I delicately picked out him between all the other hues, like one would pick a strand out of their hair, and focused on it, until the colours separated and an image formed, blurry then sharper and sharper and then I could finally see him, a normal browned haired boy, sitting at his desk. For a second, as though he knew I was there, his head tilted up towards the golden window and the sun shone into his brown eyes, flashing them so they resembled the same burning cinnamon as his colour.
I was kind of disappointed. He was just a normal boy. About sixteen, my age. Lean, but not too lean, tall, but not too tall. An average face except for those eyes. I liked his eyes.
A motherly voice sounded from the hall behind him.
‘Nicholas, it’s time to eat!’
It startled me; I hadn’t heard a human voice in so long. ‘Nicholas’ spun around while yelling, ‘Coming!’
He slammed his notebook shut on whatever he had been working on and walked out of the room.
I don’t know why I followed him. Boredom, I guess. Mixed with just a bit of loneliness.
Nicholas lived in a nice house with a nice family. I could tell that much as I entered the dining room. His family were already at the table and he hurriedly sat down. His father led the prayers, a good strong mix of earthly brown and soft reds laden around his broad shoulders.
‘Dear our beloved father in heaven, we thank you today for our meal and blessings and are humbled by your generosity. Please guide us as we try to do your will. We pray in Jesus’ name, Amen.’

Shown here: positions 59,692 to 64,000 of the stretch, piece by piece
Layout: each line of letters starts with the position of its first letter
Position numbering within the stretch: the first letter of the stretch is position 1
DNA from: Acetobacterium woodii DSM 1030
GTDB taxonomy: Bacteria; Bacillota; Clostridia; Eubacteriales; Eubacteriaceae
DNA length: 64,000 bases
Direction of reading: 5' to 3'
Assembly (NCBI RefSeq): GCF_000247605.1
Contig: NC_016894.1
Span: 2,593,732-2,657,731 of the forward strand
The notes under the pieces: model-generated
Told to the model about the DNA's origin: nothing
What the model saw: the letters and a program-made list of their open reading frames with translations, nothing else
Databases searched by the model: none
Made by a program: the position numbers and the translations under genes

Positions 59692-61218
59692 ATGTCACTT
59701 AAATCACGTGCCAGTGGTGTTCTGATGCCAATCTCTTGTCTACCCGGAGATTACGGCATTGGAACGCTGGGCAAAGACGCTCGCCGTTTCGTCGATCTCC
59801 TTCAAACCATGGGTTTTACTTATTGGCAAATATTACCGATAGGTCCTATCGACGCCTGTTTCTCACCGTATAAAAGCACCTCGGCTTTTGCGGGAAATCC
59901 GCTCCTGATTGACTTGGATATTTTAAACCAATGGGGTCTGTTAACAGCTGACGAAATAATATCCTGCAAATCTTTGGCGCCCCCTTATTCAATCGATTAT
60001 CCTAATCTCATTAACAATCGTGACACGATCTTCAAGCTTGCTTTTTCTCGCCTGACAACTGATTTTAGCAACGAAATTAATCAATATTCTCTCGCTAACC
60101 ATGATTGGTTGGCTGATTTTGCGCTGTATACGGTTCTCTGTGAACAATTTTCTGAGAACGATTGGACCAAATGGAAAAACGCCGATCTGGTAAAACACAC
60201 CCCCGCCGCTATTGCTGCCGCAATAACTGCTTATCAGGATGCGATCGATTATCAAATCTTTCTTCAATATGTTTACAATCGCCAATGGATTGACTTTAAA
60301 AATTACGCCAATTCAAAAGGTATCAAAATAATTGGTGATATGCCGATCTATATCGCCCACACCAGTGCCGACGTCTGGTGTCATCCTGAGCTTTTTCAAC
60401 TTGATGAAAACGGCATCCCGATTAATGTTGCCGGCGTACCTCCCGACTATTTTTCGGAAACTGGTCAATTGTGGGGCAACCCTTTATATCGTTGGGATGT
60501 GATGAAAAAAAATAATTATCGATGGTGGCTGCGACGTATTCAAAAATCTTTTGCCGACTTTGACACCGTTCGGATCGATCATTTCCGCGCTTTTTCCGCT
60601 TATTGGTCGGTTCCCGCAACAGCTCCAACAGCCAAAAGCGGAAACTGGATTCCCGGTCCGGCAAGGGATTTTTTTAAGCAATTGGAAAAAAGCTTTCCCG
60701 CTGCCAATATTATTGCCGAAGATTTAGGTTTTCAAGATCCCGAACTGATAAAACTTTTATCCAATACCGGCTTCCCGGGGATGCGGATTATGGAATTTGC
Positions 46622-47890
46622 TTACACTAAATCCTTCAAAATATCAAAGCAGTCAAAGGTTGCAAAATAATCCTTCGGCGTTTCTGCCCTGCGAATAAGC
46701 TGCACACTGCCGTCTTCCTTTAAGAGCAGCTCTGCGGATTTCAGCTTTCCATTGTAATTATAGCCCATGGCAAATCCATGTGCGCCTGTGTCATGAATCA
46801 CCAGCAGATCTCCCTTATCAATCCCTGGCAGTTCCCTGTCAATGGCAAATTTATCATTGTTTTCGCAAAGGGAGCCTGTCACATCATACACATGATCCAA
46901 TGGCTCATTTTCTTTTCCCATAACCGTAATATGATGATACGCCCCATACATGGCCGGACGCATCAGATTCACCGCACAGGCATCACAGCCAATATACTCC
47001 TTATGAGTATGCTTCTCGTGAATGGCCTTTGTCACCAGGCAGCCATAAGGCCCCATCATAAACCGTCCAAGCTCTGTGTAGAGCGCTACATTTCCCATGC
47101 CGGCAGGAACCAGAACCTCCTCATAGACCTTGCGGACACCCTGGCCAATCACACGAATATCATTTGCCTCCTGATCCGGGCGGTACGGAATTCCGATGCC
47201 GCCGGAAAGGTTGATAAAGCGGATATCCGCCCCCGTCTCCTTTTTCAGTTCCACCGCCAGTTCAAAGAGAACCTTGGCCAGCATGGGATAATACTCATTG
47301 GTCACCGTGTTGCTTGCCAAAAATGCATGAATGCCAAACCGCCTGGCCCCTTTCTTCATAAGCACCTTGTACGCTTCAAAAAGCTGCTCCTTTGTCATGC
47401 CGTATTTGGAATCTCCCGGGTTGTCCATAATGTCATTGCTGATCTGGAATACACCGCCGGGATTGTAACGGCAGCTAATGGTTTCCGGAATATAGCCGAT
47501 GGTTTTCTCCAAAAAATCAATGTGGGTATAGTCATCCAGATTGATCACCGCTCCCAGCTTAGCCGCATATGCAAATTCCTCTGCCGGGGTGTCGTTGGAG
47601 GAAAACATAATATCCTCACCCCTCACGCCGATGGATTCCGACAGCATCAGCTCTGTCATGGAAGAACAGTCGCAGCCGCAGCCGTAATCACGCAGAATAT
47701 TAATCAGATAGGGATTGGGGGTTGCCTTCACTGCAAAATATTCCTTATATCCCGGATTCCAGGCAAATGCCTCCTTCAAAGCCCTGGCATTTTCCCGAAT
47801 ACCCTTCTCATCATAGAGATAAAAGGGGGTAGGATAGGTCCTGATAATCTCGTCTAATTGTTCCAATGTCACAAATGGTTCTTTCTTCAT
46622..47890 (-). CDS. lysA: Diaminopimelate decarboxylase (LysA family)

The family good naturedly dug in, Nicholas’ mother, a nice woman with a sweet round face and a welcoming circle of orange, taking over the conversation. I hovered over the table, feeling intrusive.
‘I hear that Harry’s kidney surgery will be finished next week. How about we go visit him in hospital?’
‘Grandpa Harry?’ A little girl asked.
‘Yes, Ellie. You remember Grandpa Harry, right? I’m sure we’ve taken you to visit a few times.’
Ellie screwed up her face and then announced, ‘Yes, I remember him. He gave me lots of sticky Minties. They were so sticky they nearly glued my teeth together. That’s how sticky they were!’
Nicholas paused enough from his spaghetti to say, ‘Too bad they didn’t.’
‘I’m kidding,’ he grinned. ‘If they really had glued your teeth together, we wouldn’t be able to see your princess smile, would we now?’
Even though she had her nose up in the air and head turned away, Ellie couldn’t resist smiling at him. Happy strands of pink wrapped themselves like ribbons around her pigtails.
‘There it is! We finally see the light to the end of the apocalypse!’
‘Eat your dinner, Nick,’ his mum chided, although it was with a fond smile. A knowing smile. A smile that meant she loved him and him her as he grinned back. Suddenly, I was struck by loneliness. I was by myself. My mother, wherever she was now couldn’t smile at me like that. For the first time since my death, I thought of my family. Of their good traits, bad traits, hobbies, habits, colours. I wondered how they were. Did they miss me? I missed them. The realisation shocked me, not because it took so long but of its intensity. I really, really missed them. I wanted my mum to smile at me. I wanted my little brothers to annoy me. I wanted my dad to tell me to stop gazing into space when other people talked to me.
A tiny crack appeared in my shell.